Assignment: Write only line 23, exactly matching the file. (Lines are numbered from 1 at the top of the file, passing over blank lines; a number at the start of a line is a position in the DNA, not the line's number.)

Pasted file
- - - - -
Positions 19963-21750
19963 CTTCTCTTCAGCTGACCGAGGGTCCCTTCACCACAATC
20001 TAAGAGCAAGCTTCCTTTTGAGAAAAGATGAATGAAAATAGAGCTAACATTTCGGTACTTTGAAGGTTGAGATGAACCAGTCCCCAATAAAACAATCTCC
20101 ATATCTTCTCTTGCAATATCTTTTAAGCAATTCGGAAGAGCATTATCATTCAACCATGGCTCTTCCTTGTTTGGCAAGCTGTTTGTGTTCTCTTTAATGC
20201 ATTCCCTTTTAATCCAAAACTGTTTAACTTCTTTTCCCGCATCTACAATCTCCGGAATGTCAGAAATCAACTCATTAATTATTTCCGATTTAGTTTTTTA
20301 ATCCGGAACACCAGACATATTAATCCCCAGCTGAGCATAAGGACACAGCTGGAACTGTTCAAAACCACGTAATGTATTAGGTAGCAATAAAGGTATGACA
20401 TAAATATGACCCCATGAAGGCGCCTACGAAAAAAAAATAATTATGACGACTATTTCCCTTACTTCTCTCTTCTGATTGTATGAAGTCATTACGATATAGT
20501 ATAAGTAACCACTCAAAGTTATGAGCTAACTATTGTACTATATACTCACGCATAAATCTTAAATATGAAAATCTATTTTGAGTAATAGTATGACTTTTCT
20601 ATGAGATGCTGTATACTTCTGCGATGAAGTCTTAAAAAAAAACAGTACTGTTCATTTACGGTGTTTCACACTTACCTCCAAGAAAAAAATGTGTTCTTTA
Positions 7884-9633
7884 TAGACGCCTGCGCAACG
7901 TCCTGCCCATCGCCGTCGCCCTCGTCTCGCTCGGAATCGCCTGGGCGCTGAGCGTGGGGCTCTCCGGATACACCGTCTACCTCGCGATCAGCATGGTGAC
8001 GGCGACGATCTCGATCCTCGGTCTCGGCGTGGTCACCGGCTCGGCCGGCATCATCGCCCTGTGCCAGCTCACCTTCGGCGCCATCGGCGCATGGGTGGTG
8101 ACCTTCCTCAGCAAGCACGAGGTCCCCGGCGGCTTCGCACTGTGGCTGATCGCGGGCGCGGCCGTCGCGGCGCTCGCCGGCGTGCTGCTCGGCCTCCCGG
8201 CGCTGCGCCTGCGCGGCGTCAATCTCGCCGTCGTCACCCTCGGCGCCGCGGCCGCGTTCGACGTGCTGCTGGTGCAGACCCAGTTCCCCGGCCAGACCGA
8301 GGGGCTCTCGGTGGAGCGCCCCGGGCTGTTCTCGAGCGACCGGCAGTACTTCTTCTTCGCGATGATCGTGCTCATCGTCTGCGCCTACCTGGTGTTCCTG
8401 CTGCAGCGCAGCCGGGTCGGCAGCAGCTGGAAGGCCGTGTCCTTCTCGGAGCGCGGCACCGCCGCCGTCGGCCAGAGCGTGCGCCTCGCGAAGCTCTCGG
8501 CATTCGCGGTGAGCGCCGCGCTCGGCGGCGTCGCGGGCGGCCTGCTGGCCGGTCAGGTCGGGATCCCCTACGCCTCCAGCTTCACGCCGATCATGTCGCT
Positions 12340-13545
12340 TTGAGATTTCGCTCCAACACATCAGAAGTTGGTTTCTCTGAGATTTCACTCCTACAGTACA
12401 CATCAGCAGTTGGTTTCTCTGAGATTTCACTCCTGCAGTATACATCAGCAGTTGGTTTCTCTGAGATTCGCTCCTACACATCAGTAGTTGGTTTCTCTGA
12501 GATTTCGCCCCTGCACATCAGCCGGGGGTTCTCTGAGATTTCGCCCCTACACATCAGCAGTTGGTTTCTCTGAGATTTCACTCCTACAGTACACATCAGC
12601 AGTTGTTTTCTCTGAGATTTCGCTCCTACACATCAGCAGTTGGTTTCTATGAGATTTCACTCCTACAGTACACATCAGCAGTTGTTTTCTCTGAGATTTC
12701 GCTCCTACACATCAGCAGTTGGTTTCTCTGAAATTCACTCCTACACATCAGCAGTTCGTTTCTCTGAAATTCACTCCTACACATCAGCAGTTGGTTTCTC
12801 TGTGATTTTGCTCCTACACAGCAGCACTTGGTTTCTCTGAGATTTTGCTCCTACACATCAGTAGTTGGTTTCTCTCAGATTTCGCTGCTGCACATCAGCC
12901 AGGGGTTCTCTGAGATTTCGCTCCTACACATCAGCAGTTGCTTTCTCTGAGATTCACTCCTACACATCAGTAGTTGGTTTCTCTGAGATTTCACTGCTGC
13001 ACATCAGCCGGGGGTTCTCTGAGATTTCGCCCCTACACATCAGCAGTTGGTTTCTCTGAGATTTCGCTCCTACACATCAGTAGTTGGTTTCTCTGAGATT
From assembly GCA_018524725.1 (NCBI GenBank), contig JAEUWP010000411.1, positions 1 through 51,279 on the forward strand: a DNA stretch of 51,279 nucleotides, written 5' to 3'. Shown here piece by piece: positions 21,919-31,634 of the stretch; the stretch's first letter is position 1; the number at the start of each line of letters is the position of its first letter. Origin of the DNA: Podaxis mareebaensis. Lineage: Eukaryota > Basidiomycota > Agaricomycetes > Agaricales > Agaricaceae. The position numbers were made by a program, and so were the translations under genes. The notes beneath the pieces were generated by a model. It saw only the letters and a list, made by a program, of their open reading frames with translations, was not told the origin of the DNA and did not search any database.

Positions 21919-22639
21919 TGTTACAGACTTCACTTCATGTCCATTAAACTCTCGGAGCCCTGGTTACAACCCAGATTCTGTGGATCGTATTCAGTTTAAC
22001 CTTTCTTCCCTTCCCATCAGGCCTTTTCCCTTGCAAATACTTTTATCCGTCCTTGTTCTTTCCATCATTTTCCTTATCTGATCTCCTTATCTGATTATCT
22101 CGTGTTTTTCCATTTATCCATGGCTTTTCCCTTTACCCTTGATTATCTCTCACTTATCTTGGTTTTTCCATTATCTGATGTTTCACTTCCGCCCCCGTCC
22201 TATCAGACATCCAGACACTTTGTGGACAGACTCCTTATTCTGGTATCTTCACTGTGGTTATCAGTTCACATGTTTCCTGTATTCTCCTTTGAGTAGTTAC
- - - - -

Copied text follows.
12601 AGTTGTTTTCTCTGAGATTTCGCTCCTACACATCAGCAGTTGGTTTCTATGAGATTTCACTCCTACAGTACACATCAGCAGTTGTTTTCTCTGAGATTTC